Seventeen percent of Israel’s population paid over three-quarters of the direct
taxes in 2008, while about half fell below the income-tax threshold, a report by
the Finance Ministry’s State Revenue Administration revealed on
The report – which used data from 2008, the last year of complete
available data, and modeled estimates for 2011 and 2012 – found that the overall
greatest contribution to the state’s direct tax revenues came from the second-
highest tax bracket, in which 6.4% of the population paid out 30.9% of the
Only a third as many people – 1.8% – paid into the top-tax
bracket, but the higher rate meant they represented 27.2% of the overall direct
Fully 43.7% of the population fell into the lowest tax
brackets of 10% or less, and represented a mere 2.4% of the tax
The number of people who, due to the tax structure and various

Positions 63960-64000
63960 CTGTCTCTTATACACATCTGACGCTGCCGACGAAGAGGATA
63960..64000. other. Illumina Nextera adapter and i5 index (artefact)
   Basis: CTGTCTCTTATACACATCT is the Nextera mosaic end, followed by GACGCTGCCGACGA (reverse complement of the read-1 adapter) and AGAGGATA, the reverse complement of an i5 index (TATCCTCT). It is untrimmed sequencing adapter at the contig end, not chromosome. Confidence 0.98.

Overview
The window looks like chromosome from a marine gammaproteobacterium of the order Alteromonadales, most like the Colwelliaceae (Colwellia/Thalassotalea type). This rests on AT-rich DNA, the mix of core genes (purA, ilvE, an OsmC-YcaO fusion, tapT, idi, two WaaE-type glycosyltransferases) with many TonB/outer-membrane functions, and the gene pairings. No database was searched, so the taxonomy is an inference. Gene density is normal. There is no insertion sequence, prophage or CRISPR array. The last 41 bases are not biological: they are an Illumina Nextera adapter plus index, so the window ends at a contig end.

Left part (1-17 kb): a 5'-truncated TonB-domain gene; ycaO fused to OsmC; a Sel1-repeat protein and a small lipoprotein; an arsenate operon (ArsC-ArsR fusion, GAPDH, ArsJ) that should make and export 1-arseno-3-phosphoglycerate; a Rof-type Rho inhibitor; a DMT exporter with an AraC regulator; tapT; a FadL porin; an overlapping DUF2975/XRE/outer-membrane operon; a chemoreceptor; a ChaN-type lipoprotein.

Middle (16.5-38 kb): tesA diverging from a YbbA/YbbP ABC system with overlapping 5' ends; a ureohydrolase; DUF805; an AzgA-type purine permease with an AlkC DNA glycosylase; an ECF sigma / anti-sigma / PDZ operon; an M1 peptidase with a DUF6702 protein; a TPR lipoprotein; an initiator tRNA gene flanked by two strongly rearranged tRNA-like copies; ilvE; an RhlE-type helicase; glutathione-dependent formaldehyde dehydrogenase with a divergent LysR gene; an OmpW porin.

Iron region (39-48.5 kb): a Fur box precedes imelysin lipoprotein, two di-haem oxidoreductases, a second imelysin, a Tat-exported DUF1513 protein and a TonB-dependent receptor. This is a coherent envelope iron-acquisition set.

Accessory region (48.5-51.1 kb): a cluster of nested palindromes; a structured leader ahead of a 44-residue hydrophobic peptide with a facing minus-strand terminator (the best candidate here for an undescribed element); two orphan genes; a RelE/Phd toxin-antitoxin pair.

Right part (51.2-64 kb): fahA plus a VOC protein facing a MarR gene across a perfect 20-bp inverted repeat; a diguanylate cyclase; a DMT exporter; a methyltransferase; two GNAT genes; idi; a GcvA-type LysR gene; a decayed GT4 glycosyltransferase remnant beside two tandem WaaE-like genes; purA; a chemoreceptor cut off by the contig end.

benefits given based on family status, fell below the income-tax threshold was
52.2% in 2010, 49.7% in 2011 and 52.3% in 2012.
On average, Israelis paid
20.6% in direct taxes, 13.4% in income tax and 7.6% on health and national
Post-tax inequality according to the Gini index had
dropped 2% in 2008, though it saw no such improvements through 2011, and experts
expected similar stasis for 2012.
The report also showed a wide gender
gap in income in 2008. On an hourly basis, women earned 21% less than men,
though that figure did not account for differences in position or seniority.
That figure was down from 36% in 1985, but exhibited no improvement over the
Because men worked an average of 10 hours a week more
than women, that gap increased to a net of 68% more in monthly income for
The progressive-tax structure narrowed that amount to 50.8% in 2011,
the report said, and men’s income tax rates were on average double those of
women. All these factors also led to smaller degrees of inequality between women
than between men.
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